Tag: reproduction

Bioethics Blogs

Web Round Up: Time to Chill? Egg Freezing and Beyond by Moira Kyweluk

A focus on age-related fertility decline, and exploration of ways to expand the timeline and options for biological parenthood have been consistent cultural and web-wide fixations. The $3 billion United States fertility industry was in the headlines once again this month including coverage of the launch of Future Family, a service offering  a “fertility age test” to women and negotiated-rate infertility medical care, alongside newly published research on ovarian tissue preservation, an alternative to oocyte cryopreservation or “egg freezing”, both procedures aimed at potentially extending a woman’s fertility window.

In the wake of findings presented in July 2017 at the European Society of Human Reproduction and Embryology conference in Geneva, Switzerland by Marcia Inhorn, Professor of Anthropology and International Affairs at Yale University, popular media headlines blared:  “Why are women freezing their eggs? Because of the lack of eligible men”  and “Women who freeze their eggs aren’t doing it for career reasons.” The study analyzed interviews from 150 women in their late 30s and early 40s who opted for egg freezing in Israel and the United States. Results “show that women were not intentionally postponing childbearing for educational or career reasons, as is often assumed in media coverage of this phenomenon, but rather preserving their remaining fertility because they did not have partners to create a family with. The researchers conclude that women see egg freezing as ‘a technological concession to the man deficit’, using it to ‘buy time’ while continuing their search for a suitable partner to father their children.”

The American Society of Reproductive Medicine, the regulatory board that governs the safe and ethical use of fertility technologies, reclassified egg-freezing technology from “experimental” to standard-of-care in 2012.

The views, opinions and positions expressed by these authors and blogs are theirs and do not necessarily represent that of the Bioethics Research Library and Kennedy Institute of Ethics or Georgetown University.

Bioethics Blogs

When Women are Surrogate Mothers: Is that work?

Alana Cattapan, Angela Cameron, and Vanessa Gruben warn that speaking about “compensation” is a way of avoiding difficult conversations about payment to surrogates.

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A recent Canadian Medical Association Journal (CMAJ) news article reported that the Canadian Fertility and Andrology Society (CFAS) has called for the federal government to reconsider the ban on payment for surrogacy in Canada. The article suggests that industry professionals and academics alike are coming around on compensation for surrogacy, with support growing all the time.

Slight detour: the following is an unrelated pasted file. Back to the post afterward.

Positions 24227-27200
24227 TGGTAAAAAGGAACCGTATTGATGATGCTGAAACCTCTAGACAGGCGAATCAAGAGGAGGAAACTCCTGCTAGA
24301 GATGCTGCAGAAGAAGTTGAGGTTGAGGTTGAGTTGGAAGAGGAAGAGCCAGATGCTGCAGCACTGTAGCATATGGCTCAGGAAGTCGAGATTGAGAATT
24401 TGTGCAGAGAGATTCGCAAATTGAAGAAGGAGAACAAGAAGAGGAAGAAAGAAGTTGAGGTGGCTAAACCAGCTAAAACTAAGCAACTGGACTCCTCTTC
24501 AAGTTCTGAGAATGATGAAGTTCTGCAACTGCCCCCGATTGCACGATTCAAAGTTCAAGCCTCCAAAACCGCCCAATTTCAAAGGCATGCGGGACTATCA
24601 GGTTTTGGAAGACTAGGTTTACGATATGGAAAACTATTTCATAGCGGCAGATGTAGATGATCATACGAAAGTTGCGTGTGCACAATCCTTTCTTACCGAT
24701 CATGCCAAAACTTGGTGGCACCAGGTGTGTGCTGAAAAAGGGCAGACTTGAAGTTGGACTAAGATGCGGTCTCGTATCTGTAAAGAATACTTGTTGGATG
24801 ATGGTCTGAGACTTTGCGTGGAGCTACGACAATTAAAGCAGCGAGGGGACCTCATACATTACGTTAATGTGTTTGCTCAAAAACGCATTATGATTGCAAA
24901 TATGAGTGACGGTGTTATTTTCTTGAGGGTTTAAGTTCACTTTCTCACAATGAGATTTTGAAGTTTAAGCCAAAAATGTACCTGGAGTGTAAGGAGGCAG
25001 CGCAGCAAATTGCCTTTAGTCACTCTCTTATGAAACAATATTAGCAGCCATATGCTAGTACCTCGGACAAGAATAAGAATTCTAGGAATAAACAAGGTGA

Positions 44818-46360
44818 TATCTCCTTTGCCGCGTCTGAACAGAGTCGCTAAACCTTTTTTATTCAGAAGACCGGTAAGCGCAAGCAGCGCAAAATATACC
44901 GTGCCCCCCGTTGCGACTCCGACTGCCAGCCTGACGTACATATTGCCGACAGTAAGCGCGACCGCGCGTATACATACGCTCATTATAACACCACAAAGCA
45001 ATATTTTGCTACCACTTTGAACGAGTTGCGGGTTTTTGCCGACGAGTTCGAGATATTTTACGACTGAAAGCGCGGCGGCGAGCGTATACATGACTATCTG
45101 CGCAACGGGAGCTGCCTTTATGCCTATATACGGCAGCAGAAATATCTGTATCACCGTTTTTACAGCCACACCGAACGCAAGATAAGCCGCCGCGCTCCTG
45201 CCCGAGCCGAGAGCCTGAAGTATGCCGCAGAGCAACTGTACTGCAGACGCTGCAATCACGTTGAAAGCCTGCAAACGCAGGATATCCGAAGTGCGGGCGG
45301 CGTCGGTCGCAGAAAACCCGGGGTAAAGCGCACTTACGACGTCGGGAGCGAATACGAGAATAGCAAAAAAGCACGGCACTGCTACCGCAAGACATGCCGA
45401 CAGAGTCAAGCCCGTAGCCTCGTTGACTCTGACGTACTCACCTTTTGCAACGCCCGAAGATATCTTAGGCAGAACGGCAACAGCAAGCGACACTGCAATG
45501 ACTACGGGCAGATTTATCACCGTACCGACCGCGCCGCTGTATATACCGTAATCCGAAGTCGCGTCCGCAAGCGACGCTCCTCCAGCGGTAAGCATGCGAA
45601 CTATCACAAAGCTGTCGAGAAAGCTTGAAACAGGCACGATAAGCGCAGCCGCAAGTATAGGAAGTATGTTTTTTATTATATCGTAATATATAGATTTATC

In Canada, payment for surrogacy, egg donation, and sperm donation is banned under the 2004 Assisted Human Reproduction Act. Under the Act, surrogates (like egg donors and sperm donors) can be reimbursed for receipted expenses. With a note from their doctor, surrogates can also receive some money for lost work-related income during pregnancy.

The Act states that this reimbursement of expenses must follow the relevant regulations. Until now, however, these regulations have never been drafted. After more than a decade, Health Canada is now in the throes of making them. This is occurring as surrogacy in Canada is expanding to accommodate more and more people from countries where surrogacy is more expensive, harder to access or banned completely.

Women Working in a Field by Winslow Homer 1867.

It is in this context that the CFAS (which is a part-medical association, part-industry organization representing the fertility industry and its doctors, lawyers, scientists and ethicists) has called for the government to reconsider the ban on payment.

 It is important to know that the market in surrogacy in Canada is a profitable one.

The views, opinions and positions expressed by these authors and blogs are theirs and do not necessarily represent that of the Bioethics Research Library and Kennedy Institute of Ethics or Georgetown University.

Bioethics Blogs